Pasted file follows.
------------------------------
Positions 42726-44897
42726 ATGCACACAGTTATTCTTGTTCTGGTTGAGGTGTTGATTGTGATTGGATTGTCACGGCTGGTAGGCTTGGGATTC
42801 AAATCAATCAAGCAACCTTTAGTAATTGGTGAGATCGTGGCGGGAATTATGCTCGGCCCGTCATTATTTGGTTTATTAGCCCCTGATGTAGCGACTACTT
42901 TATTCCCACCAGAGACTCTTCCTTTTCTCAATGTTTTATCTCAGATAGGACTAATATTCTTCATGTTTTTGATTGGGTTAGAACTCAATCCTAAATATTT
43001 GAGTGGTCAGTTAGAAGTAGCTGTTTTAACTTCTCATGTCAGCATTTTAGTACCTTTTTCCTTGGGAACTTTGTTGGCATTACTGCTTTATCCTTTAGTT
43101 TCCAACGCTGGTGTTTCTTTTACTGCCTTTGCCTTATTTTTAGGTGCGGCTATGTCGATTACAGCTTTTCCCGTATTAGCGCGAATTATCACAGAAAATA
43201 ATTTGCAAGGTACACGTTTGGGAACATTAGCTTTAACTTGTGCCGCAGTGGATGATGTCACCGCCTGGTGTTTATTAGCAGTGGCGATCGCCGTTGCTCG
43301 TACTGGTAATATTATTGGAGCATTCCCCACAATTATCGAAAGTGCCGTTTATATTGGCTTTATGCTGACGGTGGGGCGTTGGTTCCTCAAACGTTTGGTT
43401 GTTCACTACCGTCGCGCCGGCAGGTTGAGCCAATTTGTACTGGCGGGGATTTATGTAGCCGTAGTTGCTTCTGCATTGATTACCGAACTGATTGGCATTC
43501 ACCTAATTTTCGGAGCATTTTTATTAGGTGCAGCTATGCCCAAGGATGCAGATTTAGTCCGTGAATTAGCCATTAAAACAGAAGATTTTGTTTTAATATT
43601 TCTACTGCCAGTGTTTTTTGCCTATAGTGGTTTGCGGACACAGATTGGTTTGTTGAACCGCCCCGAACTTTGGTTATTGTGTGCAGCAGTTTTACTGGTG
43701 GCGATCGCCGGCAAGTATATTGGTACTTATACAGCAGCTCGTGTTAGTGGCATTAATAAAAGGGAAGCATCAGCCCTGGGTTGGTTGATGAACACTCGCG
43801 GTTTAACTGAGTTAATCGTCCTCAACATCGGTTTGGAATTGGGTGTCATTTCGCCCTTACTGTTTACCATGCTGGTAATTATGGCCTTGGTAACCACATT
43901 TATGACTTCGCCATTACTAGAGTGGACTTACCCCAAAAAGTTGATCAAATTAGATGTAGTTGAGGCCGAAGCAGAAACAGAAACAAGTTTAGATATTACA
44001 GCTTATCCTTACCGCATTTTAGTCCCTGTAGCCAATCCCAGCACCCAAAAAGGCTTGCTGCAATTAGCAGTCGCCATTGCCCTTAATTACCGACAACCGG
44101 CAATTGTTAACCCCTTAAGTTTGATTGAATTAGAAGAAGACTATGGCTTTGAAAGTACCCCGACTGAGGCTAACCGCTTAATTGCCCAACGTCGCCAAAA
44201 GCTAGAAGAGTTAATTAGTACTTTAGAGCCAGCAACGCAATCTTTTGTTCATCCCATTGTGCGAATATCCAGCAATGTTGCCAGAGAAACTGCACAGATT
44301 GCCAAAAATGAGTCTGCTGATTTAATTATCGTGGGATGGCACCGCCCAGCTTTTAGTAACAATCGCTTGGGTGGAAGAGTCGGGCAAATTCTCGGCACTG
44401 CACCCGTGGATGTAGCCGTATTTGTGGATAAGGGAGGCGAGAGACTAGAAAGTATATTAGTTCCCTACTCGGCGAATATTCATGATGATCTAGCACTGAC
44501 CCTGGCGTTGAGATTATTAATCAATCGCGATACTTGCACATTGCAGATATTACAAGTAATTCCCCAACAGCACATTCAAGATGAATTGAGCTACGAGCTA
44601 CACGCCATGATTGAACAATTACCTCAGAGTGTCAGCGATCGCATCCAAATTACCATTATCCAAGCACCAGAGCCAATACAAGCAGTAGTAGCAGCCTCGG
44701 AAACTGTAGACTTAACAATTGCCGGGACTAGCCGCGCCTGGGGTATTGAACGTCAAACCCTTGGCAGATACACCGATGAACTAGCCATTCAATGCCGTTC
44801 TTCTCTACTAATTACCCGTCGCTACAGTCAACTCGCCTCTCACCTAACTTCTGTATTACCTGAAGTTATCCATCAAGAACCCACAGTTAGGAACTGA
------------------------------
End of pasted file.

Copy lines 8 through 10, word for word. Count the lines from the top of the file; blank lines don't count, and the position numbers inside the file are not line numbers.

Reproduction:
43301 TACTGGTAATATTATTGGAGCATTCCCCACAATTATCGAAAGTGCCGTTTATATTGGCTTTATGCTGACGGTGGGGCGTTGGTTCCTCAAACGTTTGGTT
43401 GTTCACTACCGTCGCGCCGGCAGGTTGAGCCAATTTGTACTGGCGGGGATTTATGTAGCCGTAGTTGCTTCTGCATTGATTACCGAACTGATTGGCATTC
43501 ACCTAATTTTCGGAGCATTTTTATTAGGTGCAGCTATGCCCAAGGATGCAGATTTAGTCCGTGAATTAGCCATTAAAACAGAAGATTTTGTTTTAATATT